Erik Bernhardsson    About

Waiting time, load factor, and queueing theory – why you need to cut your systems a bit of slack


I’ve been reading up on operations research lately, including queueing theory. It started out as a way to understand the very complex mortgage process (I work at a mortgage startup) but it’s turned into my little hammer and now I see nails everywhere.

One particular relationship that turns out to be somewhat more complex is the relationship between cycle time and throughput. Here are some examples of situations where this might apply:

  • What’s a good CPU load for a database? If the CPU load is 50%, how much does that impact latency vs if CPU load is 25%?
  • What’s the average time it takes to respond to an email as a function of how busy I am?
  • What’s the relationship between the tech team’s throughput (in terms of Trello cards per day or whatever) and the cycle time (time from adding a card until it’s done)?
  • If we need an loan to be underwritten in at most 2 days, how many underwriters do we need?
  • I need to book a meeting with my manager. His/her calendar is 80% full. All meetings are 1h and s/he works 40h/week. How far out am I going to have to book the meeting?
  • Same situation as above but I need to book a meeting with 5 people, all having 80% full calendars (that are independent of each other). How far out?
  • Users file bugs to the developer. Assuming we put 1 developer full time on triaging/solving incoming bugs, and that keeps the person x% busy, what’s the time until a bug gets resolved?

In all these cases, it turns out that running a system at a lower throughput can yield dramatic cycle time improvements. For instance me being just “kind of busy” 😅 vs SUPER SWAMPED 😰 anecdotally impacts my email response time easily by 5-10x.

I’ve written about this in the past but in an almost mythical way – I didn’t understand the math behind these principles.

First of all, the relationship might seem nonsensical. If you have a garden hose, the throughput of the hose (liter/s water) is completely independent of the cycle time (the length of the hose). If a database can handle 1000 queries per second, and we’re currently doing 500 queries/s (so 50% load), why is the latency higher than if we’re doing 100 queries/s (10% load?)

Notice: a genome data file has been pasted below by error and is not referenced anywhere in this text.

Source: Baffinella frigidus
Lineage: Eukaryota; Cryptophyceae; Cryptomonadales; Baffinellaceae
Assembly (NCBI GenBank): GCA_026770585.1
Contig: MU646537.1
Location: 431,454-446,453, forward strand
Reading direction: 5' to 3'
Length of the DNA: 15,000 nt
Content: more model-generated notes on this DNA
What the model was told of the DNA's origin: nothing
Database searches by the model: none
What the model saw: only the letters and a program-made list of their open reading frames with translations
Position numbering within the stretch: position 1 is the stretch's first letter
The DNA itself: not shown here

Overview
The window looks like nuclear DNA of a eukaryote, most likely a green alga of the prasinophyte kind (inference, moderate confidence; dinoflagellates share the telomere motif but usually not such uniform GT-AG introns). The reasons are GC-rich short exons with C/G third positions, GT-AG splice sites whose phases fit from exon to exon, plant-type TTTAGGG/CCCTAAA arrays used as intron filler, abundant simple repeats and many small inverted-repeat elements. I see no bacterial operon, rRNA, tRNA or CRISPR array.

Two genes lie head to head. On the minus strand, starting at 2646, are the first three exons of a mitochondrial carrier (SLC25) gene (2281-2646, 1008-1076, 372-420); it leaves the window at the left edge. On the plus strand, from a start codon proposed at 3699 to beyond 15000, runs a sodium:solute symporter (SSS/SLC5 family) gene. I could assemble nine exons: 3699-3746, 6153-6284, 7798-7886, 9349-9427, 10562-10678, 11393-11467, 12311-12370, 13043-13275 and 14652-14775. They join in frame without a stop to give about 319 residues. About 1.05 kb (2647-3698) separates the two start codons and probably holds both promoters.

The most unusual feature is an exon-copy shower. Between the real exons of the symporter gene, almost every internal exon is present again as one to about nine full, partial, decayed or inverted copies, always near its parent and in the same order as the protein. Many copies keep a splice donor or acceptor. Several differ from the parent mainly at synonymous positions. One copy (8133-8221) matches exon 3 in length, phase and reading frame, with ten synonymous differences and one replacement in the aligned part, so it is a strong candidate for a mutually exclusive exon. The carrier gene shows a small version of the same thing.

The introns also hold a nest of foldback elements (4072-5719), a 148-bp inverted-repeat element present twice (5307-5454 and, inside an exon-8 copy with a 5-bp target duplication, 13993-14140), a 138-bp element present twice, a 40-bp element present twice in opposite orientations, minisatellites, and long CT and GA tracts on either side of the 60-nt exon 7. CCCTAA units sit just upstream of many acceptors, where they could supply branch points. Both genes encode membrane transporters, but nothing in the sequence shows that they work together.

The reason, like much else in life, is variability. If the database can be thought of as a worker that can handle exactly one query at a time, there’s going to be a queue that at any time has any nonnegative number of queries in it. The number of queries sitting in the queue will vary over time. Due to chance, we might have a 10 queries that arrive at almost the same time. In that case the worker will have to process each query serially and work its way through the queue.

As it turns out, we can simulate this fairly easily using dynamic programming. Let’s say the time between queries are exponentially distributed and the time of the query itself is log-normally distributed (the exact distributions here aren’t super important, but there are some good reasons to model the world using those ones). You can simulate the whole system doing something like this:

query_enqueued = numpy.cumsum(numpy.random.exponential(
    size=(n,), scale=1./k))
query_time = numpy.random.lognormal(size=(n,))
query_finished = numpy.zeros((n, ))
for i in range(n):
    query_finished[i] = query_enqueued[i] + query_time[i]
    if i > 0:
        # Can't finish before the previous query finished
	# plus the time for this query
        query_finished[i] = max(